• regexpr() function: It searches for occurrences of a pattern in every element of the string. For example, if a vector consists of ‘n’ strings, all ‘n’ strings are searched for the pattern. If the pattern is found, the index of the pattern is returned. If not found, -1 is returned. Therefore the size of the output vector returned is equal to the size of the input.

    Syntax:
    regexpr(pattern, string, ignore.case = FALSE)

    Parameters:
    pattern: A regular expression pattern.
    string: The character vector to be searched, where each element is searched separately.
    ignore.case: Whether to ignore case in the search. Here ignore.case is an optional parameter as is set to FALSE by default.

    Example 1: To find whether any instance(s) of ‘he’ is present in each string of the vector.




    str <- c("Hello", "hello", "hi", "ahey")
    regexpr('he', str)

    Output:

    [1] -1  1 -1  2
    

    Example 2: To find whether any instance(s) of words starting with a vowel is present in each string of the vector.




    str <- c("abra", "Ubra", "hunt", "quirky")
    regexpr('^[aeiouAEIOU]', str)

    Output:

    [1]  1  1 -1 -1

    Example 3:To find whether each string is of the pattern ’10+1′ of the vector.




    str <- c("1001", "11", "10012", "101")
    regexpr('10 + 1$', str)

    Output:



    [1]  1 -1 -1  1

Finding and Replacing Strings

In order to search and replace a particular string, we can use two functions namely, sub() and gsub(). sub replaces the only first occurrence of the string to be replaced and returns the modified string. gsub(), on the other hand, replaces all occurrences of the string to be replaced and returns the modified string.

Syntax:
sub(pattern, replaced_string, string)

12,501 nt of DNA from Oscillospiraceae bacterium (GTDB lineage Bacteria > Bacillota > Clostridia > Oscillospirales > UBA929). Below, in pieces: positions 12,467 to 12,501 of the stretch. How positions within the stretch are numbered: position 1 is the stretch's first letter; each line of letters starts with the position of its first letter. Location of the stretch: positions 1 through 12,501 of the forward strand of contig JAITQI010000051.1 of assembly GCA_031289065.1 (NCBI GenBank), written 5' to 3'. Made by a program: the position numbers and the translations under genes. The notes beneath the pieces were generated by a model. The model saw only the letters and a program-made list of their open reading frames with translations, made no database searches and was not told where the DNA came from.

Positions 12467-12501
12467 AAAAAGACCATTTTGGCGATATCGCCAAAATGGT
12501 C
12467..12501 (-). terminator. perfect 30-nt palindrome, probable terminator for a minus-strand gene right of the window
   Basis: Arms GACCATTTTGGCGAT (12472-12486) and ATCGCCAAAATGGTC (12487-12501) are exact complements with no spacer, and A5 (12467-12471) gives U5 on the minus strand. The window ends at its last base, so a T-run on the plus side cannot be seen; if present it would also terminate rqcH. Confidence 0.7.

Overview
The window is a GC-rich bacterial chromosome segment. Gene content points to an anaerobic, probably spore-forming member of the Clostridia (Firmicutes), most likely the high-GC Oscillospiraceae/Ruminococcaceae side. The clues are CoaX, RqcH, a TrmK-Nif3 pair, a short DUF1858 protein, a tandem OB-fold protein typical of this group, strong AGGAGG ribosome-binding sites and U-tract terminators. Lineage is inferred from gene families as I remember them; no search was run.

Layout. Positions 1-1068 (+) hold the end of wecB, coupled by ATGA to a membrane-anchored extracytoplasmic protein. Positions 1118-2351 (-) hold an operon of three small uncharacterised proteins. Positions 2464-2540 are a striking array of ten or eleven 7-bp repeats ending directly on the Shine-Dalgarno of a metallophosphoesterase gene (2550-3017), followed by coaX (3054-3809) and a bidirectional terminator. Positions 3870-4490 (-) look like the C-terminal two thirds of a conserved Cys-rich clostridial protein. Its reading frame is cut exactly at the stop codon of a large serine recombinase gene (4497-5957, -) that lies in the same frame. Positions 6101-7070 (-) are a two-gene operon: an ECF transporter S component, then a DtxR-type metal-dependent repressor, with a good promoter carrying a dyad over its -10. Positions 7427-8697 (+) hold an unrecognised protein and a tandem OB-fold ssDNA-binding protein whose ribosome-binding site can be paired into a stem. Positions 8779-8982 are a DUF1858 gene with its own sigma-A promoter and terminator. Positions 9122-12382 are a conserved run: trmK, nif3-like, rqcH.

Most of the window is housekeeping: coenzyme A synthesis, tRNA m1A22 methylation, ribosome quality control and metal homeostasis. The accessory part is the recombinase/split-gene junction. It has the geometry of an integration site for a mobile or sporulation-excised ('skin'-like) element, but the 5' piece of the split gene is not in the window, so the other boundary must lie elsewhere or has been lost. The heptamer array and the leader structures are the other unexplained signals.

gsub(pattern, replaced_string, string)

Parameters:
pattern: A regular expressions pattern.
string: The vector to be searched for instance(s) of the pattern to be replaced.
ignore.case: Whether to ignore case in the search. Here ignore.case is an optional parameter as is set to FALSE by default.

Example 1: To replace the first occurrence of ‘he’ with ‘aa’




str = "heutabhe"
sub('he', 'aa', str)

Output:

aautabhe

Example 2: To replace all occurrences of ‘he’ with ‘aa’




str = "heutabhe"
gsub('he', 'aa', str)

Output:

[1] "aautabaa"

Finding and Removing Strings

In order to search and remove a particular string/pattern, we can use two functions namely, str_remove() and str_remove_all(). str_remove() removes the only first occurrence of the string/pattern to be removed and returns the modified string. str_remove_all() on the other hand removes all occurrences of the string to be removes and returns the modified string.

Syntax:
str_remove(string, pattern, ignore.case=False)

Parameters:
pattern: A regular expressions pattern.
string: The character vector to be searched for instance(s) of the pattern to be removed.
ignore.case: Whether to ignore case in the search. Here ignore.case is an optional parameter as is set to FALSE by default.

Example 1: Removing the first occurrence of vowels in the vector




library(stringr)
x <- c("apple", "pear", "banana")
str_remove(x, "[aeiou]")

Output:

[1] "pple"  "par"   "bnana"

Example 2: Removing all occurrences of vowels in the vector




library(stringr)
x <- c("apple", "pear", "banana")
str_remove_all(x, "[aeiou]")

Output:

[1] "ppl" "pr"  "bnn"